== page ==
When an earthquake of 7.0 on the Moment scale struck the country of Haiti recently, this led to a total collapse of the government, economy and social institutions of this already plagued country. Some 200.000 people are estimated to have died, on a total population of about 9 million – the proportional equivalent of some 7 million Americans dying at once. It killed also the opposition leader, the Archbishop, and most of the staff of the United Nations mission in Haiti, MINUSTAH. There has subsequently been an outpouring of foreign aid and medical support from many countries around the world. And yet the question about this long-suffering country remains: how come it was so poor and so unprepared? Haiti is not far from the United States, one of the world’s richest countries, and yet it is itself one of the world’s poorest, and has been so for a long time.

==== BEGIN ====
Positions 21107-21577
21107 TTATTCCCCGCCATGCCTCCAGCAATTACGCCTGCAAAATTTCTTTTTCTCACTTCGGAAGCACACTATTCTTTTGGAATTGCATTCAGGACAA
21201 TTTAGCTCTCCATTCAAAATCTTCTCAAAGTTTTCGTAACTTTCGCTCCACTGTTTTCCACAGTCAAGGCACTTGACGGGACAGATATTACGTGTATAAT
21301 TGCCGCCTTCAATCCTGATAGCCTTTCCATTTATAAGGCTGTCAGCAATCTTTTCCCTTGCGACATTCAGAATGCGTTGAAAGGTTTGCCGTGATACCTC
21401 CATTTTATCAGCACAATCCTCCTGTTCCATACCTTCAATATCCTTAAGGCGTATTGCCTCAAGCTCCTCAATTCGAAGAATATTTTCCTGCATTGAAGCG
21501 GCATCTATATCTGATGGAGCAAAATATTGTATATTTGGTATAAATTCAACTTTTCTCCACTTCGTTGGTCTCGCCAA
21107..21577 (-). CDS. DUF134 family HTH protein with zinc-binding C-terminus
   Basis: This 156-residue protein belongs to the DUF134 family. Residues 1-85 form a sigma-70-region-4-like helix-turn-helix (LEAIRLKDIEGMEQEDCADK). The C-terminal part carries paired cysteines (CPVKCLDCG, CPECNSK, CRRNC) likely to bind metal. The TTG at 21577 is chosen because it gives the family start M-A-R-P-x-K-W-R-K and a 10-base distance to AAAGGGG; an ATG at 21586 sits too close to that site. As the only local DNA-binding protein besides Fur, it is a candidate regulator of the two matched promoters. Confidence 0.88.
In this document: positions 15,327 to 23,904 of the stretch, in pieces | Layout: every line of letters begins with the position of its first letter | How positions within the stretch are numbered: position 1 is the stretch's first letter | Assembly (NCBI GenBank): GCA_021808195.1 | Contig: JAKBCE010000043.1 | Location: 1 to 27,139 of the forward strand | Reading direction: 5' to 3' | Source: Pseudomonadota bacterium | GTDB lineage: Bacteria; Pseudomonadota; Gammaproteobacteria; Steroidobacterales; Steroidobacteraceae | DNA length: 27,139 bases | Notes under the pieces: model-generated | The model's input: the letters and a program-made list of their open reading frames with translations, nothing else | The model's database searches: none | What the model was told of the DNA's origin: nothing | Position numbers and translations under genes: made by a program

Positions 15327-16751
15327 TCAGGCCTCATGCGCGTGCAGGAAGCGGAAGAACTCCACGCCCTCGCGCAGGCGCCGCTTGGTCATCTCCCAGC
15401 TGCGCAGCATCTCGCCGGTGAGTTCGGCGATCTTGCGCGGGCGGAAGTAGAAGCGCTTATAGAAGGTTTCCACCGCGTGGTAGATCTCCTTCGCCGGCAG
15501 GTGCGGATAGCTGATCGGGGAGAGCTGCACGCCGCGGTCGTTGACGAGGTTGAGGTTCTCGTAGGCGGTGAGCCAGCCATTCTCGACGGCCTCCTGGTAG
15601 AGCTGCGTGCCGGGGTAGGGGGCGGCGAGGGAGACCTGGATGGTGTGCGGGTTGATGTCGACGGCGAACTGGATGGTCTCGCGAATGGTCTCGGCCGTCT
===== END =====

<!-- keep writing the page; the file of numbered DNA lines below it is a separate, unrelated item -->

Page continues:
To understand Haiti’s history, we must go back to the days of Columbus. Continue reading “Crisis in Haiti”